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Johnston schools respond to racist posts

Posted 12/16/19

SMITHFIELD — The Johnston County public schools are going on the offensive against racial animus.

In an “open letter” on Dec. 9 to the people of Johnston County, interim Superintendent Jim …

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Johnston schools respond to racist posts

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Posted

SMITHFIELD — The Johnston County public schools are going on the offensive against racial animus.

In an “open letter” on Dec. 9 to the people of Johnston County, interim Superintendent Jim Causby said the school system has in place a committee to “promote fairness and respect of students and staff.” Causby’s letter followed what he called incidents of “racial and political insensitivity” in the schools.

“Specifically, these events have involved students in racially offensive chat rooms, disruptive displays of political views and negative social media comments about our students.,” Causby wrote. “These displays, actions and verbalized remarks are not respectful of fellow students within Johnston County Public Schools.”

The superintendent did not elaborate on the incidents, but in at least two cases, they involved students at Corinth Holders High School, according to media reports. On Oct. 10, the News & Observer in Raleigh reported that five Corinth Holders students, in online posts, made racial slurs and talked about shooting black people. In another incident, according to jocoreport.com, Corinth Holders students attending an away basketball game at Smithfield-Selma High School waved a Trump banner as they taunted SSS Hispanic students who were in the stands that night.

“While these actions were promptly addressed with consequences, these behaviors do not reflect the high expectations of the school system,” Causby wrote without referring to any specific incident.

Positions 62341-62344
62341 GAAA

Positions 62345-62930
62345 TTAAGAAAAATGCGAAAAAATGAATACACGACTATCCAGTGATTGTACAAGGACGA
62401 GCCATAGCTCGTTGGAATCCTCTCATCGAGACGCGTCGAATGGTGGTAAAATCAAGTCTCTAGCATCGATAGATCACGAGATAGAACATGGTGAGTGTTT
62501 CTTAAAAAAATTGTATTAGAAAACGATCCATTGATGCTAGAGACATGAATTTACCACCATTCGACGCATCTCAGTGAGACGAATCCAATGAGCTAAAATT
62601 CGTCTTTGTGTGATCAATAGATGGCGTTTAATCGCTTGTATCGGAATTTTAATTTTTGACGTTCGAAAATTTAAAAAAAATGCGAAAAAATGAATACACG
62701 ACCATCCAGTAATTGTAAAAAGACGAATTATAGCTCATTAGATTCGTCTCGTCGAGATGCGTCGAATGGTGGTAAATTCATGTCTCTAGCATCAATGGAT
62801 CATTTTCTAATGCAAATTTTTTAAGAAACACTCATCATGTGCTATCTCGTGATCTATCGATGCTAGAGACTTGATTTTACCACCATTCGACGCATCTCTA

“I want to express how serious school and district administration is about these types of behaviors and interactions,” Causby continued. “My expectation is that we will treat these differing viewpoints and each other in a respectful, humane and civil manner.

“While beliefs and viewpoints may differ, it is essential that behavior is demonstrated which appreciates and values the individual opinions, beliefs and cultures of our students and staff within Johnston County Public Schools.”

Schools are about more than classroom performance, Causby said. “Johnston County Public Schools’ success will be determined by how we stand on the principles of humanity and academic achievement,” he wrote. “It is my expectation that all students in Johnston County Public Schools are educated in a safe, orderly and respectful environment as we prepare our students for the future.”

Members of the committee on equity are Crystal Roberts, chief of equity, information and student services; Dee Edmundson, executive director of equity; Amanda Allen, executive director of social and emotional learning; Pablo Jimenez Arreaga, parent involvement assistant and translator at Smithfield Middle School; Kendrick Byrd, director of certified personnel; Emily Hargrove, advanced learning coach; Cherry Johnson, director of research and grant development; Brian A. Jones, student information coordinator; Ana Milazzotto, executive director of federal education programs; David Moore, warehouse coordinator; Nesh Reddy, information technology technician; Hannah Smith, executive director of educator support; James Summers, communication specialist; Danny Williams, area bus coordinator; and Suzanne Lujan, executive director of Careers and College Promise.

The committee has six blacks, two Latinos, one Latino-Italian, four whites and one South African, said Roberts, the equity chief.

What it doesn’t have is any members from outside the school system, and for the moment, that’s on purpose, Roberts said. “Our committee was developed intentionally to be comprised of district staff members who are committed to equity work and have a sincere interest in contributing to this initiative,” she said. “To that end, we were also very intentional about selecting and inviting members.”

Roberts noted that committee member Smith, for example, previously worked as an equity facilitator in Wake County and that Hargrove is working on a master’s degree in equity.

The plan going forward is to create a community group that will advise the committee on equity issues, Roberts said. “The advisory would be comprised of county entity representatives and parents,” she said.

The Rev. Robert O’Neal is senior pastor of O’Neal Revival Tabernacle and a leader of the Johnston County Education Summit, a group that has lobbied the public schools on matters affecting minorities. O’Neal said his group was aware of the racial incidents but preferred not to comment.

“Our position is that this is a matter for the NAACP since First Amendent rights and acts of bullying may be argued,” O’Neal said in an email.

The Johnston County NAACP did not return messages seeking comment.

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